Reasons to Believe

365 Reasons to Celebrate a New Year

Forget about the New Year's resolutions; they seldom survive January anyway. (Besides, healthy living should already be automatic, right?) Perhaps it's better to focus on more reliable scenarios, such as daily doses of science apologetics that affirm belief in biblical creation.

For several years now, RTB science scholars have posted a brief, usually creation-model-validating discovery each day on the RTB home page. That fact by itself is nothing spectacular, but what it represents is. For every discovery reported, many more go unreported due to lack of time and resources. Once in a while I grab a copy of Nature or Science here at RTB and browse through the table of contents just for fun. (It must be noted that pulling a science journal away from the science guys is like pulling a PlayStation away from a kid.) As a layperson I usually don't understand the technical details, but I try to guess anyway if the guys might cover a particular discovery that I find interesting. I'm usually wrong, but that's not the point. The point is that we live in a time when scientific discoveries accumulate at an astonishing rate.

To be sure, some discoveries don't have a direct bearing on RTB's creation model or on alternative evolutionary models. But many do, and the ones that apparently support evolution always make news. Thus, in addition to discussing evidence that bolsters RTB's biblical creation model, RTB often finds itself in the position of explaining discoveries that seem to challenge its views. The question then comes to mind: Does the trend favor evolution or creation? Obviously, RTB is biased, but as a layperson I find it compelling that the archives for Today's New Reason To Believe are loaded with discoveries from many disciplines. Pick a topic: junk DNA, design in the universe, life's minimum complexity, big bang cosmology, biochemical design, human origins, and many others; in each topic, numerous discoveries have strengthened the case for RTB's testable creation model.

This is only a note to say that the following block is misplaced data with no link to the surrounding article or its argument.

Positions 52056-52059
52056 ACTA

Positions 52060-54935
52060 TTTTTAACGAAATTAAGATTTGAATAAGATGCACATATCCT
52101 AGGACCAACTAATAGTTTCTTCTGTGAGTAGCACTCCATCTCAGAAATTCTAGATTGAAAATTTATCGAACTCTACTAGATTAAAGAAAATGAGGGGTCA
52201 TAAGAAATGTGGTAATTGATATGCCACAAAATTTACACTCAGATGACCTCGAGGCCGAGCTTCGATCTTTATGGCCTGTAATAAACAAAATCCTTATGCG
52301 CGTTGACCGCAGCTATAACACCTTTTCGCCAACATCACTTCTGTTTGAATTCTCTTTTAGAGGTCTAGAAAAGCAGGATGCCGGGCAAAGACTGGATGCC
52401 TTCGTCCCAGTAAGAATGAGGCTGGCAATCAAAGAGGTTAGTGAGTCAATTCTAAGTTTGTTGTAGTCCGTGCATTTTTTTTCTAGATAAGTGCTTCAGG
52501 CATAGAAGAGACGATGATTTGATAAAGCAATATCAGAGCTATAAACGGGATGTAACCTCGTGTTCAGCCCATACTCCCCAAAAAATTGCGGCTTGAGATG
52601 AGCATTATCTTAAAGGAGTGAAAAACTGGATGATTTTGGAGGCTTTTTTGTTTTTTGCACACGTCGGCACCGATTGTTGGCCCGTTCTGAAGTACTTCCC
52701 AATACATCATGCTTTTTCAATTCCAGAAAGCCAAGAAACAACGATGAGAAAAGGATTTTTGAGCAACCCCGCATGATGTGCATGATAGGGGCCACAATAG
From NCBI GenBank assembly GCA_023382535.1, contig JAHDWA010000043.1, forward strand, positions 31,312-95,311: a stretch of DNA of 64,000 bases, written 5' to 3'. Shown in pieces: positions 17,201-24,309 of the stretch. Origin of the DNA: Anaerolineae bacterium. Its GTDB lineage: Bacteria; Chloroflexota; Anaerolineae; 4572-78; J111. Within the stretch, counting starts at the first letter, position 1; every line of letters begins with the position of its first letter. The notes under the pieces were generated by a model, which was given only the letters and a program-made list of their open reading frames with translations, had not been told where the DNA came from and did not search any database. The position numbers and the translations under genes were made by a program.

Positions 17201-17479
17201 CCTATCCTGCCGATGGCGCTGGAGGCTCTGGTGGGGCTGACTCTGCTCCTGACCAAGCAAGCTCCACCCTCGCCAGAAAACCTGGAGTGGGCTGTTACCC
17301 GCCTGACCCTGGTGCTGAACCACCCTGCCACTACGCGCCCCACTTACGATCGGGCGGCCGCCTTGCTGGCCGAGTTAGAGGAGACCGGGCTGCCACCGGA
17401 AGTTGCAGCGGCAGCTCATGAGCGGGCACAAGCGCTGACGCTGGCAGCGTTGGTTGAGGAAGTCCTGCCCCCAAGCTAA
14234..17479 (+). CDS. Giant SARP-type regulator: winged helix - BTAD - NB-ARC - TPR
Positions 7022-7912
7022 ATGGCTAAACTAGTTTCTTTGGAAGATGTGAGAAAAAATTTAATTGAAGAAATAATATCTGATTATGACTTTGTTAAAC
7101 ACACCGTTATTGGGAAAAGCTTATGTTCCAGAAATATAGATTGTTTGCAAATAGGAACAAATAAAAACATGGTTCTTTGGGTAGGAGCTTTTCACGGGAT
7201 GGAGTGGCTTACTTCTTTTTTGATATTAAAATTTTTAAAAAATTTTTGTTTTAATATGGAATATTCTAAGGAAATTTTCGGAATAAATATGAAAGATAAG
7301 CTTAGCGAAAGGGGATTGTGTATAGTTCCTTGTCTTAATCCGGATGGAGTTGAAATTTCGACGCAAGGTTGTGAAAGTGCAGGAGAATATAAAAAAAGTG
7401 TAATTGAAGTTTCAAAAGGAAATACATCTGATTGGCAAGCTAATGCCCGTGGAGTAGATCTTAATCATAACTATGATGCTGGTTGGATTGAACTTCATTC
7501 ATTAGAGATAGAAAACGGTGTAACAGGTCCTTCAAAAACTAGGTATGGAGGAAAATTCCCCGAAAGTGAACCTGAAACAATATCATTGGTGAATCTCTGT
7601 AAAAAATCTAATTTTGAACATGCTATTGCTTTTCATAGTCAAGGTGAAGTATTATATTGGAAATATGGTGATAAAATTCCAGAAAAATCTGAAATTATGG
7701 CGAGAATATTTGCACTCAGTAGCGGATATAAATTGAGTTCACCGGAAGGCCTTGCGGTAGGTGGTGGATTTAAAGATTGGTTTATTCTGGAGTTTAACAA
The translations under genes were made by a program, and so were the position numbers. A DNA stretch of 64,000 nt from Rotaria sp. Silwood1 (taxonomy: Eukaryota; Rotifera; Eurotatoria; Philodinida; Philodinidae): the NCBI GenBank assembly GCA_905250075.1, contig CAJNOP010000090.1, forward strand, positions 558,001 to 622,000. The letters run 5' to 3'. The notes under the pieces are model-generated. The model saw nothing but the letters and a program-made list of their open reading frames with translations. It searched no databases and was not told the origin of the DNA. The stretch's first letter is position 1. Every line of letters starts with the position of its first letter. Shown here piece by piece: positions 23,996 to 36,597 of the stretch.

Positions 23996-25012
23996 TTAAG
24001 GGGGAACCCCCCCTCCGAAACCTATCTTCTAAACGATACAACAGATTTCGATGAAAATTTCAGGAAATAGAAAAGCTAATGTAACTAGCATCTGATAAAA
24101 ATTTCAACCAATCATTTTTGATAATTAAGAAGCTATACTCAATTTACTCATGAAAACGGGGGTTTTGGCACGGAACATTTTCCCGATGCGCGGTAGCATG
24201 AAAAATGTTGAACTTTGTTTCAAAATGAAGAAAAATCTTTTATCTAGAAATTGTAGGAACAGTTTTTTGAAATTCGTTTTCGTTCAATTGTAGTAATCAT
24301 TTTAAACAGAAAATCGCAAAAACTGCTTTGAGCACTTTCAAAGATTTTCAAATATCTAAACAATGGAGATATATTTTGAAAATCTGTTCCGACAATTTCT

Naturally, such evidence will be interpreted differently by an evolutionary scientist, but does the trend line justify support in an evolutionary model? RTB doesn't think so. The fact that a "trend line" exists at all is remarkable. In a highly skeptical age, the evidence to answer such skepticism is at its strongest. It almost seems purposeful. Lest we be tempted to gloat over a superabundance of evidence, humility's always more attractive. It's important neither to overstate the case for creation nor understate the case for evolution. Evolutionists are people created in the image of God. Therefore they deserve respect and the benefit of the doubt when they present their views. There's some evidence for evolution; the key is to put all competing models to the test. That's why 2007 offers at least 365 reasons to celebrate. Stay up-to-date by checking out the TNRTB feature on this site each day, and at the end of the year let's see how creation fared.

Subjects: General Apologetics